The American Dissident: Literature, Democracy & Dissidence

I Dared Challenge the Department Mission Statement

The First Amendment and Bennett College
(Distributed at Department Meeting)

Denigration of critical thinking. This can go as far as characterizing any independent thought as selfish, and rational use of intellect as evil. […] Severe sanctions for defection or criticism of the cult. This can even apply to negative or critical thoughts about the group or its leaders… A strong wall of protection is maintained around the cult, first by quickly eliminating critics, and second by cutting communication with them.
            —Corporate Cults, Dave Arnott


The following was submitted to the Chair of Humanities in response to her request for feedback at the previous department meeting regarding the mission statement. Permission was granted for it to be circulated at the current meeting.

Have you ever wondered why so much uniformity in Academe? Evidently, the reason is pressure to fit into a mold. Those who resist are generally kicked out of the club. Yet creativity ought not mean everyone do and write the same thing. Unfortunately, the Humanities mission statement indicates nothing unique at Bennett… just sam eness. It could have been copied from any Humanities department mission statement in the country. Perhaps we need to reflect and make an effort to devise something a tad unique. The following are a few things that ought be examined:

Whatever does “to empower students as critical thinkers” signify? Would the department have students read my News & Record Op Eds in class? Or is my kind of critical thinking not what it had in mind. I’m just curious. What limits does the department seek to place on student critical thinking? What limits does it seek to put on student “pursuit of truth”? And does not limiting such things counter student empowerment?

The term “mold” as in “to mold scholars who value human expression” evokes sameness, automaton, functionary et al. “Mold” must ineluctably conflict with “creative.” In fact, the very phrase appears devoid of meaning, if not oxymoronic. Perhaps “encourage students to become independent and scholars” might be substituted.

What restrictions does the department seek to put on “human expression”? I had to personally post my August Op Ed on the bulletin board, yet the Chair had mentioned she always hung up items published by faculty (my Op Ed on poetry was never posted either). Moreover, somebody (another anonymous Humanities member?) had defaced that Op Ed. What was written in that Op Ed evidently must fall beyond the department paradigm of human expression. What other expression might fall beyond that paradigm?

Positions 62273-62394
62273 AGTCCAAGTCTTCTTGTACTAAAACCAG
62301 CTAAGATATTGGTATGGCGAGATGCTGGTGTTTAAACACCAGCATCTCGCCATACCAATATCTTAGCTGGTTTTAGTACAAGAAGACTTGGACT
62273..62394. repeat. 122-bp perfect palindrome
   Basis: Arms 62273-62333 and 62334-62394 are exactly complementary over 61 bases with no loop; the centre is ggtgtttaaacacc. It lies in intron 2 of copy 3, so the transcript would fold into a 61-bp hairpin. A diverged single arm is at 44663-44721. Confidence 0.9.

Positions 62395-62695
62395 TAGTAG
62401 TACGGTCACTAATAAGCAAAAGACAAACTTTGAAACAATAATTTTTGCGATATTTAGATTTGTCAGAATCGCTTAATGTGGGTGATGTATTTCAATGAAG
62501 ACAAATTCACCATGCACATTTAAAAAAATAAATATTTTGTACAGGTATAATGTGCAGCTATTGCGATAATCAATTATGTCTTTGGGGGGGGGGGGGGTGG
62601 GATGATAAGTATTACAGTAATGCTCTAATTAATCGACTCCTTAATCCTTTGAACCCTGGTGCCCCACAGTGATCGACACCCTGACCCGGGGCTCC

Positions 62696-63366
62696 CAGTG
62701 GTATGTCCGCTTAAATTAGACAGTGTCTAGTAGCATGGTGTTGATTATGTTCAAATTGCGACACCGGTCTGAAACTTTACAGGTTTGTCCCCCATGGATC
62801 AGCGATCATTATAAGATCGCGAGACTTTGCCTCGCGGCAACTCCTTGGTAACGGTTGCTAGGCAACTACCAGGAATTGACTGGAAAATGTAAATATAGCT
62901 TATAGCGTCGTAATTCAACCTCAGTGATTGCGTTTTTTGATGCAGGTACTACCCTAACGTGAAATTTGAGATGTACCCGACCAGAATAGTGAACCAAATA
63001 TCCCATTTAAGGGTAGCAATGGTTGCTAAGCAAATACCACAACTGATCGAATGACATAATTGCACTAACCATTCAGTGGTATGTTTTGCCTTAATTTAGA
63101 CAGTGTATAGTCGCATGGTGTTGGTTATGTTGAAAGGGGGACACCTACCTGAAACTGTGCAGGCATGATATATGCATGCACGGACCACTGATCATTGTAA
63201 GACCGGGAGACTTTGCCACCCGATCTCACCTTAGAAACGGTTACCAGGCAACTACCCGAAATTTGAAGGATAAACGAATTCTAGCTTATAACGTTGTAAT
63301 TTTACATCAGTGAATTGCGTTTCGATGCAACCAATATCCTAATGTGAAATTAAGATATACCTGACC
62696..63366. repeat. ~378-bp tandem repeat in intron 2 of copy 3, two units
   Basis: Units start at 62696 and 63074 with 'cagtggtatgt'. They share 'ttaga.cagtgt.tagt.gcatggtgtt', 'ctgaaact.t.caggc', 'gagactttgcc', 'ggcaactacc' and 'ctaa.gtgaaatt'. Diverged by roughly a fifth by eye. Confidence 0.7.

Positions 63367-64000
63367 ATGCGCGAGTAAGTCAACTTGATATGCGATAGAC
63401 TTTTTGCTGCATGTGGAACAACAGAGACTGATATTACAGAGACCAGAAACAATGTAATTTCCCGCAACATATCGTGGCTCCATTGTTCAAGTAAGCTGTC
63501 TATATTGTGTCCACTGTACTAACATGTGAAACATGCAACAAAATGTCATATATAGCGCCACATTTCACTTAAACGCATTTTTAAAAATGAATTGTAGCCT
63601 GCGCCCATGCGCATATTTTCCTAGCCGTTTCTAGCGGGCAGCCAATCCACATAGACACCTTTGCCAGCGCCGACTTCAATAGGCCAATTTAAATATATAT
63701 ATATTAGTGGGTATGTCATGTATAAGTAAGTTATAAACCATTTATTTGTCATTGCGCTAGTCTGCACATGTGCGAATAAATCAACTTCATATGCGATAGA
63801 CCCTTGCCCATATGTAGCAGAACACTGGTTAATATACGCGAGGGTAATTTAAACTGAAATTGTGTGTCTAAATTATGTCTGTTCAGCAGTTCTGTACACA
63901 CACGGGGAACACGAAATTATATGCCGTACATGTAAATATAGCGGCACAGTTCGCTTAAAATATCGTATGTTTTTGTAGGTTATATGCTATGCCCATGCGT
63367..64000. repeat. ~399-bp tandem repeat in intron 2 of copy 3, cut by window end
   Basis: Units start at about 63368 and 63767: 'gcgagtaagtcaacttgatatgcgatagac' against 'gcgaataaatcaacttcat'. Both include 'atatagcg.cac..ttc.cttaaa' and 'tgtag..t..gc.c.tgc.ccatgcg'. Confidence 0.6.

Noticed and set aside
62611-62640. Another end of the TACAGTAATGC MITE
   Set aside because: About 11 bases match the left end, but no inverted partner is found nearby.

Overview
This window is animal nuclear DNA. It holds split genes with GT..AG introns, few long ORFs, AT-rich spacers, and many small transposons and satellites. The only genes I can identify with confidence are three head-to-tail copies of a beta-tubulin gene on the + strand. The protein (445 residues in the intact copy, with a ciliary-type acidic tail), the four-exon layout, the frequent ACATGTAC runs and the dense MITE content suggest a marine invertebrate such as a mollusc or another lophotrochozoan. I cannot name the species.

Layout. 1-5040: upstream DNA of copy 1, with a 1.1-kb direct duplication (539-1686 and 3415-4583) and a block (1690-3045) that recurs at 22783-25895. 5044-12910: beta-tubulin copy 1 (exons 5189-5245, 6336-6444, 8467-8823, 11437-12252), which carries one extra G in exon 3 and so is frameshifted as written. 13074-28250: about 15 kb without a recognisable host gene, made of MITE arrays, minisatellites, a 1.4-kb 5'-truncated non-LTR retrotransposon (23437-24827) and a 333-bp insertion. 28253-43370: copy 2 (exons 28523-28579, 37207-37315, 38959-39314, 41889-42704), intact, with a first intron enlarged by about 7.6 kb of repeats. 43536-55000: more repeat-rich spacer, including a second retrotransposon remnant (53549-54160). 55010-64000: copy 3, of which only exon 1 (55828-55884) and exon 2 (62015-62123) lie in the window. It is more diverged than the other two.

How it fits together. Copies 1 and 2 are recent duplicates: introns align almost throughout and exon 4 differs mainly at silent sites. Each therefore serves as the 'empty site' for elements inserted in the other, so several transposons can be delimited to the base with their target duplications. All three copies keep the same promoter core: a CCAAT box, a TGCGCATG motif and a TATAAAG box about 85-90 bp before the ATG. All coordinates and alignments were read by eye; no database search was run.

Whatever does the educationist buzzword (sameness!) “global leadership” indicate? Weren’t Enron CEOs global leaders? The truth is 90-95% of Bennett graduates will not become leaders, global or other, but rather corporate, public sector or educationist functionaries. Employing the term “leadership” ubiquitously becomes senseless, if not downright deceptive. Who dictated that “leadership” must appear in all documents of this nature? I don’t remember the term flaunted when I was a college student. Do you?

How can the department encourage “truth seeking” on the part of students, while creating a mission statement that appears less than truthful? “Truth seeking” needs to be defined or it remains vacuous. Must mission statements contain vacuous terms and proclamations… nothing but vacuous terms and proclamations? I don’t think so, but then maybe I think differently from the average educationist brought up on vacuous terminology.

What are “humanistic values”? Are they not all values that define humans? If so, then does that not constitute another vacuous term? If not, then what precisely are those values? Do they encompass niceness and goodness? If so, whose definition of niceness and goodness? What does “commitment to human expression” denote? Does it imply non-commitment to inhuman expression? In reality, is it not just another vacuous term? What does the buzzword (sameness!) “holistic instruction” suggest? What does it exclude? If it does exclude, for example, points made in my Op Eds, then how can it be holistic, as in whole?
Why not employ clear, jargon-free language in a mission statement? After all, is that not what English professors and others demand of students? Or are we now supposed to be demanding use of obfuscating, in-vogue, educationist jargon? Also, the goal of becoming “a nationally competitive department composed of world-class programs” is deceptive, if not outright pompous, and out of touch with reality. Would it not be more advantageous and sensible to set realistic goals? What is the point of setting goals that will not be achieved? Why not set the goal of moving from a third-tier institution to a second-tier one? That in itself would require immense change—not simply immense influx of dollars.

Finally, these things stated, hopefully, you might think about them rather than revert to in-the-mold, knee-jerk dismissal of the messenger with denigrating epithets. I’d certainly be willing to help rewrite the Humanities mission statement. Please allow me to repeat my suggestion that the Humanities bulletin board reserve an area for free and open criticism of all things Bennett. Moreover, I’d be willing to publish in the next issue of The American Dissident, which I edit and founded, the best “daring” criticism posted. The key to the best will, of course, be logical argumentation and degree of fear experienced by posting. Academics are not known for courage. Perhaps that might encourage courage…